So it was with a certain amount of trepidation that I began work on the ‘necessary evil’ of implementing a map screen for Jetboard Joust so that users can view and plan their journey through the game. It’s been a good process though as it has forced me focus on some of the ‘macro’ aspects of gameplay which I have been thinking about a lot yet have never really nailed down until now.

Unlike most SHMUPs, progress through Jetboard Joust’s levels is non-linear to an extent. Levels are organised in a pyramid structure so that, on completion of one level, you have a choice of two levels to try next on the next ‘row’ (I’m calling them ‘sectors’) of the pyramid. This structure is taken directly from the ZX Spectrum game ‘The Pyramid‘ which had something of a cult following in the early 80s. It was never intentional but I’ve just realised that the player character in Jetboard Joust bears a certain resemblance to Ziggy from the ‘Pyramid’ games.

Originally I was going to have the entire game organised in one pyramid but, after a lot of thought, I decided that this wasn’t going to be practical as you would end up with a ridiculous amount of levels in each sector by the end of the game which would make finding levels that contained treasure etc overly frustrating.

Instead I am going to split the game into five ‘zones’, each of which has its own pyramid structure. Three (probably) of these zones will be directly accessible at the start of the game, the next two will need to be unlocked by gathering keys which are guarded by the game’s bosses. This is similar to the structure of the ZX Spectrum game ‘Sidewize‘ which I never played at the time (and only came across via Bitmap Books Spectrum Compendium) yet seems to have a lot of similarities to Jetboard Joust in the side-scrolling gameplay and crustacean-inspired aliens.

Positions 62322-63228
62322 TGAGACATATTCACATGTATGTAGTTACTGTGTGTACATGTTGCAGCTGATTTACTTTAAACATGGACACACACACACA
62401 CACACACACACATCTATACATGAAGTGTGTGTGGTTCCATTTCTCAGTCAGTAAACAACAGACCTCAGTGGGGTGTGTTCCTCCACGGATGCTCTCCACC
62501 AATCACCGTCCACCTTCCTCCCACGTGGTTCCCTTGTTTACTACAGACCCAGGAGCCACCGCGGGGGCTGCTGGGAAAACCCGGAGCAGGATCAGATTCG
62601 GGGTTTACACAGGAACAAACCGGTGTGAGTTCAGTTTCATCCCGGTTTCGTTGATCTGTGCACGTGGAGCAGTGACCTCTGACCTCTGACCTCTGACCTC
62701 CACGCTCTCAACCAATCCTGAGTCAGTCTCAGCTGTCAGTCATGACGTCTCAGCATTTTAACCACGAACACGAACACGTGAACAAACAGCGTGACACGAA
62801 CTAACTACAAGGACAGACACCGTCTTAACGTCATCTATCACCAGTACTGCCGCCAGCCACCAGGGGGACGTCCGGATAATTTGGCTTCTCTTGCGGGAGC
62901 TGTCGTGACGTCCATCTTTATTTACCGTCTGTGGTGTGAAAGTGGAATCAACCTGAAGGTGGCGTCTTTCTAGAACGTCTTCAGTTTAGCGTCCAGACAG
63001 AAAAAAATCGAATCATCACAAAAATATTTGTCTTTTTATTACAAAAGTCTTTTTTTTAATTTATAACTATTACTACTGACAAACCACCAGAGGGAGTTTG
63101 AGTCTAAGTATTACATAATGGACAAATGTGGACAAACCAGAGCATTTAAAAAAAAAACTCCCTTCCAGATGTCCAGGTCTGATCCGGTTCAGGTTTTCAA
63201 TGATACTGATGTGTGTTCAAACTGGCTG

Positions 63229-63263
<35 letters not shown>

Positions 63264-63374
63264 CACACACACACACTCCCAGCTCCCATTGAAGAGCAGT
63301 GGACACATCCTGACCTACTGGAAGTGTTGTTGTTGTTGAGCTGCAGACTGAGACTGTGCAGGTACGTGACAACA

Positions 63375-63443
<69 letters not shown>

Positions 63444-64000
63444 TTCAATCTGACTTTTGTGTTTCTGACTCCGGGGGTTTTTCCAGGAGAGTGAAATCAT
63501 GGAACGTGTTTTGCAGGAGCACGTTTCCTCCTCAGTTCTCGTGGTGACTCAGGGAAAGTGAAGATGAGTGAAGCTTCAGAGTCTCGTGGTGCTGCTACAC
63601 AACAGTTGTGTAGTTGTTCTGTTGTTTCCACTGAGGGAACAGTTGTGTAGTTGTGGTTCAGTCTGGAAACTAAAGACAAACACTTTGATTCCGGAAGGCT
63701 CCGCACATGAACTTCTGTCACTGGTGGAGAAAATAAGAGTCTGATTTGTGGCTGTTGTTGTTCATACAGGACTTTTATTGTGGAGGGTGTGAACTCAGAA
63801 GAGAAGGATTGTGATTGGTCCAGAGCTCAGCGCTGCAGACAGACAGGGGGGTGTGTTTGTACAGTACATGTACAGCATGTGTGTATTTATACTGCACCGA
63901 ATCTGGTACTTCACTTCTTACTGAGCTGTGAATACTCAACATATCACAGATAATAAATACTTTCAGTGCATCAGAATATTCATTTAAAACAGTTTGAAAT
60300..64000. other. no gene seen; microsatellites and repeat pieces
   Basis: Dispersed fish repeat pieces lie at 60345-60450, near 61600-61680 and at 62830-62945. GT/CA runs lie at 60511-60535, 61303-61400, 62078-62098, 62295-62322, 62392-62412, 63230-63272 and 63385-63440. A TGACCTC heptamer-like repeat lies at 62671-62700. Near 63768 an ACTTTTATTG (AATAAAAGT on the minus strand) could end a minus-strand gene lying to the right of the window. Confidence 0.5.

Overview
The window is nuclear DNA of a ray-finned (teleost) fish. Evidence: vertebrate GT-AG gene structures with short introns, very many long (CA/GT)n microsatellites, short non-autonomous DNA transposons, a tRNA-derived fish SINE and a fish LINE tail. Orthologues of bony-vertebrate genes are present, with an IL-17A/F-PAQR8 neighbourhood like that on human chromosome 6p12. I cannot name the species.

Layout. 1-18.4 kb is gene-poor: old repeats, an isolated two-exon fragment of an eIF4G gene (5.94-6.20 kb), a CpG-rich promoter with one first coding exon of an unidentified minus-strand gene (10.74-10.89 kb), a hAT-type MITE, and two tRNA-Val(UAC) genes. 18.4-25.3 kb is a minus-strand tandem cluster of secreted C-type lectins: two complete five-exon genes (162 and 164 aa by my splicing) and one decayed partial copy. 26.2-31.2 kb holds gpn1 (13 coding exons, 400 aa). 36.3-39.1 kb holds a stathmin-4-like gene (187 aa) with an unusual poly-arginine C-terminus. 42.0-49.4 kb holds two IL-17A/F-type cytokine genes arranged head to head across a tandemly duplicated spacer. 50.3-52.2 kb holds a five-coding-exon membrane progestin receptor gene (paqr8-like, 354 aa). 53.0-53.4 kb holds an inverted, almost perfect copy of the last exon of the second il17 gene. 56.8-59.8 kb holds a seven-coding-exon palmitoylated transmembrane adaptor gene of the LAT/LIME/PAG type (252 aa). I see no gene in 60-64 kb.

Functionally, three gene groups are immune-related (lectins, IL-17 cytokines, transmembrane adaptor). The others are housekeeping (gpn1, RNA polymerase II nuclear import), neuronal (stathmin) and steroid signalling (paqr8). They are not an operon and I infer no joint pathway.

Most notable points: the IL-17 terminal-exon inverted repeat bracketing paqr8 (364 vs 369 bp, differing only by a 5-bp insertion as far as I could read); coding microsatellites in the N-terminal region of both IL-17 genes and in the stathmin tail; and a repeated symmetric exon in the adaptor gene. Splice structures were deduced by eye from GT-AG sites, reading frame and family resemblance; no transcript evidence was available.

As the entire game world is going to end up being pretty large I needed another way for the player to navigate it other than the warp gates which simply move the player down to the next sector of the current zone. To solve this I have introduced teleports which allow the player to transport themselves to any other level which has a teleport activated. Teleports are activated by completing a level with a 100% survival rate (ie no babies abducted and mutated).

Of course, as well as designing a map screen, this meant I also had to design a teleport! I’ve tried to keep this looking like it’s from the same factory as the warp gates so the designs are pretty consistent. In retrospect I think I could have made it bigger but I’m not going to change that at the moment – it got a pretty good response on Twitter as it stands.

I’ve also added an additional cash bonus for completing a sector (an entire row of the pyramid). This gives another dimension to the gameplay and (hopefully) a reason for the player to visit more levels and stick at the game for longer. It meant I had to add a ‘sector clear’ section to the ‘Level Complete’ screen though!

The map itself wasn’t overly complex to implement, though drawing the lines that link the levels on the fly was fairly fiddly and it was also pretty time-consuming getting a zoom in/zoom out effect that looked decent. I wasn’t intending to have the map rendered at two different sizes but once I’d got the main map up and running it was clear that you needed to see things at a more ‘macro’ level when navigating between zones. I change palette as the player moves from zone to zone as well (this brought up a number of bugs in the palette-swapping code and shaders that needed to be fixed). I thought it would be good to allow a certain amount of ‘lookahead’ in the map so levels that contain bosses and/or special items are highlighted if they are within three sectors of the furthest points reached by the player.

The map can be viewed at any time via a link in the main menu and is brought up automatically when the player enters a teleport in order that they can select the level they want to travel to. I’ve spent quite a bit of time trying to ensure it feels chunky, intuitive and consistent with the rest of the game. Hopefully it’s all been worth it! The observant amongst you will still spot a few bugs in the video…

Dev Time: 8.5 days
Total Dev Time: approx 218 days

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The Zoomed Out ‘Mini Map’ Gives An Overview of The Current Zone

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The Full Size Map

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Your Teleport Is Ready, Sir!

Clearing a Sector, Activating the Teleport, Selecting Next Level